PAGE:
By Peter Eichstaedt and Hamid Taban
December 21, 2007 (THE HAGUE/JUBA) — Sudan’s disputed Abyei region remains the source of ongoing tensions between the semi-autonomous region of South Sudan and the government of Sudan’s President Omar al-Bashir.
Although the south recently agreed to end a boycott of the coalition government created by the 2005 comprehensive peace agreement, saying that most of its issues with al-Bashir had been resolved, the demarcation of the oil-rich Abyei region could sabotage the fragile peace.
Control of the Abyei region, where most of Sudan’s estimated 6 billion barrels of oil reserves lie, will mean huge profits for whoever secures the region. Sudan already produces an estimated 500,000 barrels of oil per day, making it one of the largest producers in Africa.
A number of countries currently have oil operations in the region, including China, India, and Malaysia, as well as France and England. A US firm, Marathon Oil, pulled out recently due to American sanctions against Sudan. According to reports, Japan and China are the top consumers of Sudanese oil.
China is a major oil developer in Sudan, having invested about six billion US dollars in Sudan during the past decade, as well as making millions of dollars worth of loans available to Sudan.
The strategic value of the Abyei region’s oil has not gone unnoticed by rebels in Sudan’s troubled Darfur region, where more than a dozen groups are battling the janjaweed militia backed by the Sudan government.
Reaching an agreement over the Abyei region’s borders that does not involve war, however, could be difficult as both sides seem reluctant to give up their claims.
Last September, al-Bashir rejected the findings of a commission charged with deciding the Abyei border and which placed the majority of the oil-rich land under the control of the south.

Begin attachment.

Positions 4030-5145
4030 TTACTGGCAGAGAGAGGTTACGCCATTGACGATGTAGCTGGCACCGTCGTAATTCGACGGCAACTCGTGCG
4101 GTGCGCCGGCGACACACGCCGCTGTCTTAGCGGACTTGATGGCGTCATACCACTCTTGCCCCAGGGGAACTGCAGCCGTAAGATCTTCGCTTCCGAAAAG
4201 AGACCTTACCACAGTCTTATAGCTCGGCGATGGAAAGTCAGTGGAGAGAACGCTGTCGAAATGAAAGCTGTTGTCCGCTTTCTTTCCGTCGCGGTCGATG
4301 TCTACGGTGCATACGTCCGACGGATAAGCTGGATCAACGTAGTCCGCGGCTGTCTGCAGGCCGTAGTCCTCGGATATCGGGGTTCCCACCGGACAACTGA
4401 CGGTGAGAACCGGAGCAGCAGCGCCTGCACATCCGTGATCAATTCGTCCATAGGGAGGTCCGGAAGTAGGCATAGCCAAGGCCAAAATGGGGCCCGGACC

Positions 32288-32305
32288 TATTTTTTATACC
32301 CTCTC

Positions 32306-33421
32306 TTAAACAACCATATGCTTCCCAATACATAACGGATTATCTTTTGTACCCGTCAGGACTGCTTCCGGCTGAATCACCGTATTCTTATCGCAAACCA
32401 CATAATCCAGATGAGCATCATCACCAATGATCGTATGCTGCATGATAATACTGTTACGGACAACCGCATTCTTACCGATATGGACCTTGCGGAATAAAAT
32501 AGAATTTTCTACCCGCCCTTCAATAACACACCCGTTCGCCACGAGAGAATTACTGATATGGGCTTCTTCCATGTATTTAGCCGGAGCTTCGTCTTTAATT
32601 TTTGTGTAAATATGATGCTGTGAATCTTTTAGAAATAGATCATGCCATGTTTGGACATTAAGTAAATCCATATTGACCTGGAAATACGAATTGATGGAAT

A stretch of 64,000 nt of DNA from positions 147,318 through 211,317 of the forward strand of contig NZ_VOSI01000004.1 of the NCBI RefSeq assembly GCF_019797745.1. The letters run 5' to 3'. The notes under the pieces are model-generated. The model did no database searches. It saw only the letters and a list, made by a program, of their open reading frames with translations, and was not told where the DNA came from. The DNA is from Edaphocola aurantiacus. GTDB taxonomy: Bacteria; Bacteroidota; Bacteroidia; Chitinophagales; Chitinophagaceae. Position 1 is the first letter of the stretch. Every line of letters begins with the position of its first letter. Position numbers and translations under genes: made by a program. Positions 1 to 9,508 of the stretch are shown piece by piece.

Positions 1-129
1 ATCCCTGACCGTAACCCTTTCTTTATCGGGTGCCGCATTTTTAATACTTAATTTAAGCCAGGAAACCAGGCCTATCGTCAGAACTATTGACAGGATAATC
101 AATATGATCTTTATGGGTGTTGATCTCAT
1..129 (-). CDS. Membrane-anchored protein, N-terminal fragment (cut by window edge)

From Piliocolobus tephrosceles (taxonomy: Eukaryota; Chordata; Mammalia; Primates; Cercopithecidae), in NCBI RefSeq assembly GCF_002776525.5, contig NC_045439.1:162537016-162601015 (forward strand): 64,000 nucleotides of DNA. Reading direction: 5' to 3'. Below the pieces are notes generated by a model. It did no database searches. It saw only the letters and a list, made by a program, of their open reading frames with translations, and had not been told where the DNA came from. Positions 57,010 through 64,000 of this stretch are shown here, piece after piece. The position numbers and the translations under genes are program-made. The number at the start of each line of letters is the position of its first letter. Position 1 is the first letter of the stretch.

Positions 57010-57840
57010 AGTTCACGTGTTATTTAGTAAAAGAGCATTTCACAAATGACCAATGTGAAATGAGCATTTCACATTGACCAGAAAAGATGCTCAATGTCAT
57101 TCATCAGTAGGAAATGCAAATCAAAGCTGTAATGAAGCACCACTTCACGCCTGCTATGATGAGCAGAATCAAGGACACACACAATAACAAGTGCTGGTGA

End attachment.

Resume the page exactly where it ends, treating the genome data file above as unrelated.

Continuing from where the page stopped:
The 15-member commission was led by Ambassador Donald Petterson, a career Foreign Service officer of the US from 1960 to 1995 and served as US Ambassador to Somalia (1978-1982), Tanzania (1986-1989) and Sudan (1992-1995). He has been a consultant on Sudan affairs since 1999 and is the author of two books, one on Sudan and one on Zanzibar.
Al-Bashir said his government supported an Abyei border that existed in 1905 and was demarcated by the Arab leader Sadiq al-Mahadi when he was in power by that time.
The south, expectedly, has rejected the proposed 1905 boundary for Abyei.
“They (NCP) want to implement the Abyei protocol minus the areas that have oil because they want to carve the oil out of South Sudan,” said Riek Machar, vice president of the government of South Sudan, GOSS.
Pagan Amum, the secretary general of the south’s ruling party, the Sudanese People Liberation Movement, told IWPR that the south’s president Salva Kiir and al-Bashir had recently resolved their differences, except for the disputed Abyei region.
“We have achieved a lot…we have resolved all the outstanding issues that caused the tension, with the exception of Abyei,” said Amum.
As a gesture of cooperation, the SPLM has agreed to provide funds for border demarcation and a national census, he said, which will pave the way for the national elections in 2009 and a referendum on the possible independence of the South in 2011.
In addition to Abyei, the sharing of existing oil revenues has been a contentious issue since the peace agreement was signed. The south has claimed that it is owed as much as one billion dollars.
“We have also agreed to institute a fully transparent system in the management of the oil sector,” said Amum, but that has not yet resulted in the regular flow of revenue to the south.
In early November of this year, the SPLM and the Khartoum government agreed to withdraw their forces from the Abyei region and allow it to be controlled by a joint military force, a move that could significantly ease tensions.
Both sides are to complete the withdrawal by January 8, the day before the three-year anniversary of the signing of the 2005 peace agreement, but have been slow to do so.
In order to break the deadlock, however, some Sudanese officials indicated that they might accept international mediation to break the deadlock over the Abyei region.
In November, the US Secretary of State Condoleezza Rice, reportedly suggested to Kiir during his visit to Washington that China, Saudi Arabia and the US would propose a solution to the Abyei impasse.
“If all attempts to resolve the Abyei crisis politically or through internal mechanisms fail, then we have no problem resorting to international mediation,” Dr Mutrif Siddiq Ali, the undersecretary of the Sudanese foreign ministry told the London-based publication, Al-Sharq Al-Awsat.
Returning to war over Abyei is not an option, he said.
Despite these assurances, however, the boundary dispute rages and the security situation in Abyei remains unstable.